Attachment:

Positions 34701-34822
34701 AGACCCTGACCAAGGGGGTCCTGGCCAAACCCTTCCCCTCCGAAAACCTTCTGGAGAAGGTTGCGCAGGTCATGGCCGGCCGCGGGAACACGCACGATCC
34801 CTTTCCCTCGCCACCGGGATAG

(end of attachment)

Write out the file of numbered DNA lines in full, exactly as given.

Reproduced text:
Positions 34701-34822
34701 AGACCCTGACCAAGGGGGTCCTGGCCAAACCCTTCCCCTCCGAAAACCTTCTGGAGAAGGTTGCGCAGGTCATGGCCGGCCGCGGGAACACGCACGATCC
34801 CTTTCCCTCGCCACCGGGATAG